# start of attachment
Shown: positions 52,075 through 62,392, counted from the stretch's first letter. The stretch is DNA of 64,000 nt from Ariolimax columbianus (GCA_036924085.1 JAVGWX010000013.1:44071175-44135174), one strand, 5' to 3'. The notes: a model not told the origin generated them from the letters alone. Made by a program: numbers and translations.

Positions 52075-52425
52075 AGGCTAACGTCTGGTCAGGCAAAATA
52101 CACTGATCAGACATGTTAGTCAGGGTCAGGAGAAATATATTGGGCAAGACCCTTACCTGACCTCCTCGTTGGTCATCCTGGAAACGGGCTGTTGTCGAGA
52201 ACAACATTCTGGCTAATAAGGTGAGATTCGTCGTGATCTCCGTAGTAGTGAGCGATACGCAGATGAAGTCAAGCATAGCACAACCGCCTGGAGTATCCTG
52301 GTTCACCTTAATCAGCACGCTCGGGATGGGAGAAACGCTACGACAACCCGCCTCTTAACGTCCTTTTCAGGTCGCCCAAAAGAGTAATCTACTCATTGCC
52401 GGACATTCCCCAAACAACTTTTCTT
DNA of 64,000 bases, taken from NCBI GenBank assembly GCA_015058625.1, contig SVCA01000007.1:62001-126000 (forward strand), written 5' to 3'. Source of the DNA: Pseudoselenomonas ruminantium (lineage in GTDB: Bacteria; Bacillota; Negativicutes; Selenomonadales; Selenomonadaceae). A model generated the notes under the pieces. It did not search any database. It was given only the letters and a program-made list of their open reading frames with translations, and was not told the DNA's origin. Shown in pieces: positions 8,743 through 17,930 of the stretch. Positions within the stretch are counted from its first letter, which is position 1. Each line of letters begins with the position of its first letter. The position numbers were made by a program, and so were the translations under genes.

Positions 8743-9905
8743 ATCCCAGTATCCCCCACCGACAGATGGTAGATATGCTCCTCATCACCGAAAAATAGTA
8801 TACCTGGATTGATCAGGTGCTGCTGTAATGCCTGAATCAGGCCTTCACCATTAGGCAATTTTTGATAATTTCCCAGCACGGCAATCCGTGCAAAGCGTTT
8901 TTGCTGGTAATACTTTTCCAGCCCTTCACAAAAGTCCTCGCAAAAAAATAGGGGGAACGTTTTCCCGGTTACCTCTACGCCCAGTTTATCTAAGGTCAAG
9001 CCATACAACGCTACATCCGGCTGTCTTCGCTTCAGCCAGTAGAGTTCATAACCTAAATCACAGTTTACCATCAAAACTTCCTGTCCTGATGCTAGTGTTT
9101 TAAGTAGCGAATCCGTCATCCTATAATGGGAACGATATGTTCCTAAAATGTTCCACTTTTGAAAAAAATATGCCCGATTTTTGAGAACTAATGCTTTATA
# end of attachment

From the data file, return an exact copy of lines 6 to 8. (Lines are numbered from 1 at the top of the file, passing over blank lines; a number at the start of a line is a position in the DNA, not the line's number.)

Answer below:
52301 GTTCACCTTAATCAGCACGCTCGGGATGGGAGAAACGCTACGACAACCCGCCTCTTAACGTCCTTTTCAGGTCGCCCAAAAGAGTAATCTACTCATTGCC
52401 GGACATTCCCCAAACAACTTTTCTT
DNA of 64,000 bases, taken from NCBI GenBank assembly GCA_015058625.1, contig SVCA01000007.1:62001-126000 (forward strand), written 5' to 3'. Source of the DNA: Pseudoselenomonas ruminantium (lineage in GTDB: Bacteria; Bacillota; Negativicutes; Selenomonadales; Selenomonadaceae). A model generated the notes under the pieces. It did not search any database. It was given only the letters and a program-made list of their open reading frames with translations, and was not told the DNA's origin. Shown in pieces: positions 8,743 through 17,930 of the stretch. Positions within the stretch are counted from its first letter, which is position 1. Each line of letters begins with the position of its first letter. The position numbers were made by a program, and so were the translations under genes.